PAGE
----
The move by the UK, the US and the EU over the weekend means the Central Bank of the Russian Federation (CBR), the Russian National Wealth Fund and the Ministry of Finance of the Russian Federation will struggle to access cash reserves.
It led to the rouble dropping more than 20% against the dollar and could have fallen further if not for the central bank raising interest rates from 9.5% to 20% on Monday.
Central banks typically hold reserves overseas in dollars and other major global currencies.
The sanctions mean Moscow cannot access those funds which the central banks could have used to prop up the country’s currency.
They also cannot issue new government bonds to raise fresh money because international investors are unable, or unlikely, to take on Russian debt.
Mr Sunak said: “These measures demonstrate our determination to apply severe economic sanctions in response to Russia’s invasion of Ukraine.
“We are announcing this action in rapid co-ordination with our US and European allies to move in lock step once more with our international partners, to demonstrate our steadfast resolve in imposing the highest costs on Russia and to cut her off from the international financial system so long as this conflict persists.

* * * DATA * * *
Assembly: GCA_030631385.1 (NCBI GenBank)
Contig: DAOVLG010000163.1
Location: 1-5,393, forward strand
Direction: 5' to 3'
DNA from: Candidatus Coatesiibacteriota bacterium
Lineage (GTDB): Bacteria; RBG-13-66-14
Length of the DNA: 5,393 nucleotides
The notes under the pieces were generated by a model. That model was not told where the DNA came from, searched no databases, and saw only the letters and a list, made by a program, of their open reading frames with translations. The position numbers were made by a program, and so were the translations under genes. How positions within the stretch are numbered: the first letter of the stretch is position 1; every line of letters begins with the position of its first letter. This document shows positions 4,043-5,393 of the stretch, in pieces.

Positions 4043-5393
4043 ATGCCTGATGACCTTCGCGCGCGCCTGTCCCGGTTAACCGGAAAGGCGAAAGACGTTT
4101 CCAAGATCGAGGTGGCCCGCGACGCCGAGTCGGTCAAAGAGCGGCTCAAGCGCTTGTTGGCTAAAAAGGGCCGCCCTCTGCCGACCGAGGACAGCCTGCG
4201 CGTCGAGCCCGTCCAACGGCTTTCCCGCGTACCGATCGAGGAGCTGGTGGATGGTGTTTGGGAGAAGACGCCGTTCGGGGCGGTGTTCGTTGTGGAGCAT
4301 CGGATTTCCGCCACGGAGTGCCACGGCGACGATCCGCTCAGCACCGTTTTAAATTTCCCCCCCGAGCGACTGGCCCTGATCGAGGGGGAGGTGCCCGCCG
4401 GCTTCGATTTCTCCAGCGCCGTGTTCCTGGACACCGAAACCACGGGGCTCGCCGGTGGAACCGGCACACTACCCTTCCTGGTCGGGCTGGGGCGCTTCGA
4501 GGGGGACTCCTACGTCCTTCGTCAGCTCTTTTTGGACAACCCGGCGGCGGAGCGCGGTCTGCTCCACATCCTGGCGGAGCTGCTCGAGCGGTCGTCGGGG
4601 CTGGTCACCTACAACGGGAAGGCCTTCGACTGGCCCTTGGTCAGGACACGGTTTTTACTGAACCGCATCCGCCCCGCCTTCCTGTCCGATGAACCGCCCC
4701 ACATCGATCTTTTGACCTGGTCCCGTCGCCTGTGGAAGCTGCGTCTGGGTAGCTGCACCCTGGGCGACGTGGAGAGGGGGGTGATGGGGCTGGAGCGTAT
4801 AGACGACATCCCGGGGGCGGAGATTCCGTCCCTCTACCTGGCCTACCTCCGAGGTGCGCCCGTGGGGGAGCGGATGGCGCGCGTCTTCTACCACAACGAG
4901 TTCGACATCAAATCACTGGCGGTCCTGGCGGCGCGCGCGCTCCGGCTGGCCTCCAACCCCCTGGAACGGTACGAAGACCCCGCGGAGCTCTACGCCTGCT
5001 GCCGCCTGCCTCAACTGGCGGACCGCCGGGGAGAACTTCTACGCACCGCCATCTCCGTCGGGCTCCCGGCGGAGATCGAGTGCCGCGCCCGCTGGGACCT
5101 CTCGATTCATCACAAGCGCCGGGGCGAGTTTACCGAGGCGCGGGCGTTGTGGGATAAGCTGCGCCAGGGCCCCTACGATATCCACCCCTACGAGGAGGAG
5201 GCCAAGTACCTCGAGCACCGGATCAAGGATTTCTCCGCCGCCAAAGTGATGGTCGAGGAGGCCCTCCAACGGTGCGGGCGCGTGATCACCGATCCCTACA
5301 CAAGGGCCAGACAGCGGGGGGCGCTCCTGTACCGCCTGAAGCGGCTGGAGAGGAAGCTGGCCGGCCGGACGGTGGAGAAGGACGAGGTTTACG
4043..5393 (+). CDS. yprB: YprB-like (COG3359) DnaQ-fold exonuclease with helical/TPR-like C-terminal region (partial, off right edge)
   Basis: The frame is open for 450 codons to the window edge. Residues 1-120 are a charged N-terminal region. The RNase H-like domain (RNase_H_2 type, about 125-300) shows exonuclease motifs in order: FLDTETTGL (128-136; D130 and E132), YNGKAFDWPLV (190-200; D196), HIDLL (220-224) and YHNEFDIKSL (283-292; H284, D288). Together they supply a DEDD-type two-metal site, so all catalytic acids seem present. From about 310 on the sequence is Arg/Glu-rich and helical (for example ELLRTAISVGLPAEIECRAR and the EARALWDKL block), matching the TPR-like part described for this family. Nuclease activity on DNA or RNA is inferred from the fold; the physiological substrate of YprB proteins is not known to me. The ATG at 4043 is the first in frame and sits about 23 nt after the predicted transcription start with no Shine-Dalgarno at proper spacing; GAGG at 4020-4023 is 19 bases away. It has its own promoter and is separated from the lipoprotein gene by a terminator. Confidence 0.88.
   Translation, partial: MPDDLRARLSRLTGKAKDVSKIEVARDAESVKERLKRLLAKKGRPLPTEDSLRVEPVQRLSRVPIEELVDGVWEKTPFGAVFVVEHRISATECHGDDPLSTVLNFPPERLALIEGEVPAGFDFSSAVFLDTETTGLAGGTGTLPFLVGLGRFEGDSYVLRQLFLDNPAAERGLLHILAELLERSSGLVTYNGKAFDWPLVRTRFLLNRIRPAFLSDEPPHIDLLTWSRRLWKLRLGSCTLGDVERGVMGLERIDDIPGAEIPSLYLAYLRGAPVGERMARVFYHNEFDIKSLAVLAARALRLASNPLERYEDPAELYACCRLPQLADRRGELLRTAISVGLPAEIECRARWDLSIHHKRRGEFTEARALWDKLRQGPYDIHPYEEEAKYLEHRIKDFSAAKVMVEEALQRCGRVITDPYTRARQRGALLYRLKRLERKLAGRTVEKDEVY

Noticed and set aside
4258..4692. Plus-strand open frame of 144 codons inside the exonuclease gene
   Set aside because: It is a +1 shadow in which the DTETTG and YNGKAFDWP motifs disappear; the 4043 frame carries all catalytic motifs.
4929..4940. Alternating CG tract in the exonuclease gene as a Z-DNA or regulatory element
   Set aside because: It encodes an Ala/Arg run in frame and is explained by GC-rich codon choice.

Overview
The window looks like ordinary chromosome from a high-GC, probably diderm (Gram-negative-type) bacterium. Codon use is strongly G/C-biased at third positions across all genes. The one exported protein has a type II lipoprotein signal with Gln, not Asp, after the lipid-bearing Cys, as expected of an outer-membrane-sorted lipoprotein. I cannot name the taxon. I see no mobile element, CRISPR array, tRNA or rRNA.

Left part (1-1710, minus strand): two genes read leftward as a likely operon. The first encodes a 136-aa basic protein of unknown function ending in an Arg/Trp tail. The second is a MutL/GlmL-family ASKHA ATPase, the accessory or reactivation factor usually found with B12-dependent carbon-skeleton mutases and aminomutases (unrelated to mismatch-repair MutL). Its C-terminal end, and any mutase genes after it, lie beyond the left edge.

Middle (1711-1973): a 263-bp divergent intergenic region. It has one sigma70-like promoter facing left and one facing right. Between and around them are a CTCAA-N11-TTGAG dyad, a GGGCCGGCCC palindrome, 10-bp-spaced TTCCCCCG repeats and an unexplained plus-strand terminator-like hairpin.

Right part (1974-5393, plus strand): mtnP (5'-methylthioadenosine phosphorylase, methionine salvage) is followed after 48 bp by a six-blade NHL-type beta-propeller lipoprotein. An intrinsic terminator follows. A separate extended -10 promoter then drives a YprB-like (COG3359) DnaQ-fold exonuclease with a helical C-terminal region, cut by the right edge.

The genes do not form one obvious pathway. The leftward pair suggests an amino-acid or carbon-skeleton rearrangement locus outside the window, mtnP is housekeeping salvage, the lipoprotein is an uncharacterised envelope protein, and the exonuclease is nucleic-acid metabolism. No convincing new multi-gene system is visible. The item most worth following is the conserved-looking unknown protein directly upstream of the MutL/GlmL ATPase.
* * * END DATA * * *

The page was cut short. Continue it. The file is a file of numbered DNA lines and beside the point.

The governor of the Bank of England, Andrew Bailey, said: “The Bank of England continues to take any and all actions needed to support the Government’s response to the Russian invasion of Ukraine.
“We welcome the steps taken today by the UK Government, in co-ordination with EU and US authorities, as an important and powerful demonstration of the UK’s commitment to the international rule of law.”
The new rules also stop anyone in the UK processing any financial deals or transactions for the Russian central bank and wealth funds or various Russian banks.
It stops Russian companies from raising fresh money from international investors to refinance debt – although few are in desperate need to renew their bonds, which typically run for several years before needing to be repaid.
Mr Sunak added that further sanctions could be imposed, including banning Russian banks from accessing the Swift financial system, used for transferring money between banks globally.
All eyes are on Russia’s energy sector and whether sanctions could be imposed on the industry.
The EU still relies heavily on Russian gas and oil, with gas prices up 20% on Monday and oil back above 100 dollars a barrel, having fallen at the end of last week below the psychological milestone.
The Bank of England will also be closely monitoring the situation to see what impact it could have on inflation, with some economists predicting it could rise higher than current predictions of 7.5% and stay above 6% for the rest of the year.